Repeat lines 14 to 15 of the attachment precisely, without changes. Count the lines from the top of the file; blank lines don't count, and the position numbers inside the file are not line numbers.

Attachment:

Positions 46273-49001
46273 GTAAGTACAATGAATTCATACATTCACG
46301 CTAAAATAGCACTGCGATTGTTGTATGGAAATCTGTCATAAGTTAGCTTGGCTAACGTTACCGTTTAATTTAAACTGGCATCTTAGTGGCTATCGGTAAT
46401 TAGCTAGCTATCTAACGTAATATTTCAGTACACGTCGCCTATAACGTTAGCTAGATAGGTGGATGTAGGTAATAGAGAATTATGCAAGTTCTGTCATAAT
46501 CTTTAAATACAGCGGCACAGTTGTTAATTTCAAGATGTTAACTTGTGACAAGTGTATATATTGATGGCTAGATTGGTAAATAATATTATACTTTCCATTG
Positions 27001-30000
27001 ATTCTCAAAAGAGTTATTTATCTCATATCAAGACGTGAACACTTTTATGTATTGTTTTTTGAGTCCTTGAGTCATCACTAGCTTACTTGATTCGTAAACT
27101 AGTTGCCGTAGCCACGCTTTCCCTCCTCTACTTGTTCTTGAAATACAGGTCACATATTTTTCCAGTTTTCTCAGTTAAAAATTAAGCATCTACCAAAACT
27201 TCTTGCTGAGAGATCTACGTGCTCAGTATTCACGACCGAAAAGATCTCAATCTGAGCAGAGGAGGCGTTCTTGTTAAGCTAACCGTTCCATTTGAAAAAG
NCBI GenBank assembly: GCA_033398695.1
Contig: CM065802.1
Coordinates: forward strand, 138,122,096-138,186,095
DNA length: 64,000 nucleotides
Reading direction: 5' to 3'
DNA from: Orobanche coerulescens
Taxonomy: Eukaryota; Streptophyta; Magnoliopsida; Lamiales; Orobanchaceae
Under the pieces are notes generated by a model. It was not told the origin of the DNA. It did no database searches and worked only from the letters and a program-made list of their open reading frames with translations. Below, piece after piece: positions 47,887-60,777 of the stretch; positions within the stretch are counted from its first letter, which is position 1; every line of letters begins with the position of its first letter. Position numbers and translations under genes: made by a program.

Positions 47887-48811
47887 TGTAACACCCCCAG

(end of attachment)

Reading direction: 5' to 3'
DNA from: Orobanche coerulescens